I climb in the driver’s side without a word, and she pokes one manicured finger into my bicep. You know, you didn’t have to come. Tig overreacts. That’s all.

But you can’t drive, and God knows Pete won’t pick up, so it’s me.

Well, she says reasonably, but it comes out like Welllll. Pete has a family. An accusation. I am less because I do not.

At her house, I pull up in the driveway. The garage door is caving in, the soffit sinking, rendering it useless. It’s been a few months since I’ve been back. I guide her inside and direct her upstairs, where she strips out of her clothes, leaving them tossed around the floor like a drunk college kid. I follow behind her and gather them up, smoky jeans and a white billowing, gauzy shirt. I roll it all up in a ball and shove it in her nearly empty hamper. All around the bathroom and bedroom, clothes are piled in bunches. There must be three loads of laundry alone on the floor. I gather it all together and push the mountain in front of the hamper.

Paula crawls into the creaking old bed and lies flat on her back, immediately closing her eyes. She pulls the covers up to her chin and keeps perfectly still, pretending to be asleep out of spite. She looks dead with her sickly pallor and whitish-blue rings around her eyes.

I kiss her forehead. Her lipstick feathers in all directions, caked in the lines around her mouth. She smiles, placated, and pats my hand.

You might make a good mother one day, Kay-kay, she whispers.

I flick off the light and leave the room, slipping the door shut behind me. Downstairs, I survey the kitchen. In the sink teeters a tower of plates and mugs that are surely days old, crusted and yellow. The countertop is dull with the residue of unknown substances, dotted with brown coffee rings. The lid to the trashcan lies on the floor next to the garbage, and a cinched bag sits on top of it. Next to the sink, a half-eaten apple is clouded with fruit flies. I pitch it in the trash, tie up the whole mess, and dump it out back.

I text a message to Scott: Call me when you wake up. I’m at my mother’s. Story later.

I roll up my sleeves and let the hot water run over my hands until they scald. Using the abrasive back of a sponge, I scour the countertop, working in small circles until the sweat drips down the back of my neck, and I hear Paula’s whisper in my ear.

You might make a good wife someday, too.

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I am twenty minutes late the next morning, and the empty chair to my right mocks me for the whole four-hour rehearsal. Amy Sung, third-chair violinist and the closest thing I currently have to a best friend, avoids me. She rosins her bow in a meticulous rhythm at breaks and speaks in hushed tones to Nikolai, the conductor. I try to catch her eye, but her gaze slides one way, then the other, off to the side, or unfocused against the far wall. I feel it. She’ll compete. She’s auditioning, too. I am the natural choice: I have the years of experience. Although I’m young, I have the technical expertise. I’m already assistant concertmistress. But nothing is guaranteed. My stomach pits.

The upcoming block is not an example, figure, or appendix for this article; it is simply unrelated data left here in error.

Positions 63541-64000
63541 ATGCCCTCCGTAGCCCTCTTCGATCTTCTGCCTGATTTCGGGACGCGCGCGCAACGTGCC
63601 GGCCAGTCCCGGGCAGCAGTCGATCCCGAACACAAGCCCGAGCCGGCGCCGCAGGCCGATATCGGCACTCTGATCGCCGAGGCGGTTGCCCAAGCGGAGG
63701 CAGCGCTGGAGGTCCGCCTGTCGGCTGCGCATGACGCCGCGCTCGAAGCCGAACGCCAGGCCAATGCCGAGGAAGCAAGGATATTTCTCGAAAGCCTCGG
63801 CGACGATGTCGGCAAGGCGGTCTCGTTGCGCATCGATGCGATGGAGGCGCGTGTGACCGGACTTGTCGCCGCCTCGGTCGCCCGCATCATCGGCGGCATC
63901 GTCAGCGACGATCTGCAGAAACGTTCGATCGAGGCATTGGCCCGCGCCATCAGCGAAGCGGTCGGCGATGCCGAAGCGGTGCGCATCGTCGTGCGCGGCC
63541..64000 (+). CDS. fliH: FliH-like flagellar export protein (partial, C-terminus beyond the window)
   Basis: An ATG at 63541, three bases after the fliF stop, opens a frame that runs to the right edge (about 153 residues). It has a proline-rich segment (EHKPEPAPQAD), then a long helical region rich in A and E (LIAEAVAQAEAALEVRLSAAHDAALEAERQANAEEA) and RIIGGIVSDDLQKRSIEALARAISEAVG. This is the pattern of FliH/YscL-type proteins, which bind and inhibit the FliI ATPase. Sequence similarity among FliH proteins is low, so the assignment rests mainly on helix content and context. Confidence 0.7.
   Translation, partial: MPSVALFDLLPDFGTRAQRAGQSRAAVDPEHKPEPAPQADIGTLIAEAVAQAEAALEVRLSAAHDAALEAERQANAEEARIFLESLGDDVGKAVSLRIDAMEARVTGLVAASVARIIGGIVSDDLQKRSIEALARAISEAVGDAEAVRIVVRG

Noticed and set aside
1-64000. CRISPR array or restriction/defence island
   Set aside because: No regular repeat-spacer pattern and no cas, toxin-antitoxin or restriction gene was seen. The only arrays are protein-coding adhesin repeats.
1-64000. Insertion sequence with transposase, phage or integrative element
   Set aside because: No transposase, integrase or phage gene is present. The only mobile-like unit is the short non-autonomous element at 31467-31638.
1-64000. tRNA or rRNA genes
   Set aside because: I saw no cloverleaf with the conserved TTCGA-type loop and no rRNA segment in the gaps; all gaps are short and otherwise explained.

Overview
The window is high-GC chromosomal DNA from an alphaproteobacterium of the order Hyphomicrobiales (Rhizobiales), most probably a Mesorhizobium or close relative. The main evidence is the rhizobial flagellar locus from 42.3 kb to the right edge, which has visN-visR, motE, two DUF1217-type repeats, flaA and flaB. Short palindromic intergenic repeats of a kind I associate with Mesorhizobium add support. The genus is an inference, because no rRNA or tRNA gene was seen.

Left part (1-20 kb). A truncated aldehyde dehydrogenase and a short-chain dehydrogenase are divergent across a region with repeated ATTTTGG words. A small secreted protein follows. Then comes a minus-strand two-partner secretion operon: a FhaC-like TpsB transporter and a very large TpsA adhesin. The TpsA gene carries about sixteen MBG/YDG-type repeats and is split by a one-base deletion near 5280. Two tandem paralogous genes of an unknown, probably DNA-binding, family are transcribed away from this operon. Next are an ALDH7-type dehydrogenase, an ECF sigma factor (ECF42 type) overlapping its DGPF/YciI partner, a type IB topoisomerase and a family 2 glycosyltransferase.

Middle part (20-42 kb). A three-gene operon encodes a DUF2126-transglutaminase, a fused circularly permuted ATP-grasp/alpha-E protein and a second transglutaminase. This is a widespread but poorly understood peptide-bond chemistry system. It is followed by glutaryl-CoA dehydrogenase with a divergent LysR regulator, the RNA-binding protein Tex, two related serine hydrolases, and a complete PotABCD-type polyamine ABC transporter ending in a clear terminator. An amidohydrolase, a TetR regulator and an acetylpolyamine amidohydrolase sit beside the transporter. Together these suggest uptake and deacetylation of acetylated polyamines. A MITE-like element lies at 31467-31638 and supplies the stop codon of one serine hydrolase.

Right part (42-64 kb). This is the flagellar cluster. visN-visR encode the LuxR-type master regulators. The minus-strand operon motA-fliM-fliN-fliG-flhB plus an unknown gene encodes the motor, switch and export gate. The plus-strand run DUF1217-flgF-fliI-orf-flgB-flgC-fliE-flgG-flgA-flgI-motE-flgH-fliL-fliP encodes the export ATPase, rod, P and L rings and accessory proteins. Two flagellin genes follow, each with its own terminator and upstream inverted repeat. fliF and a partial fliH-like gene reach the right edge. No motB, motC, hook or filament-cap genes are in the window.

The Toronto Symphony Orchestra has low turnover. It’s the full stop at the end of a long, winding career filled with teaching positions and lesser orchestras. There’s nowhere else to go. Except first chair. Concertmistress. In my six-year term, I’ve seen that first chair empty one time, for four days. Until Lesley Maxx.

Lesley played in the TSO for fifteen years, and her retirement was expected—celebrated, even. Most professional musicians retire long before sixty, but Lesley stayed sharp and quick with the bow. Her eyesight and ear never wavered. When I asked her why she was leaving, she patted my shoulder. Always leave when you’re ahead. The alternative is pity.

I attended the banquet. As the assistant concertmistress, I gave a speech, appropriately teary, for the woman who had become my mentor. I cried when we hugged. She tucked a lock of hair behind my ear, kissed my cheek, and whispered, It’s all done. You’re a shoo-in. I assume she spoke to Nikolai. She spent the banquet night guiding me through the crowd. Have you met Karen? She’ll be my replacement. And those within earshot laughed good-naturedly. She was serious, though

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  • (5/5)
    This story was so engaging. I felt bad for Karen, so I was desperate for her and Greg to work out. I never read 'Thought I knew you' so I had no idea what was happening and I loved the twist and turns in the end. Moretti is a new favorite of mine.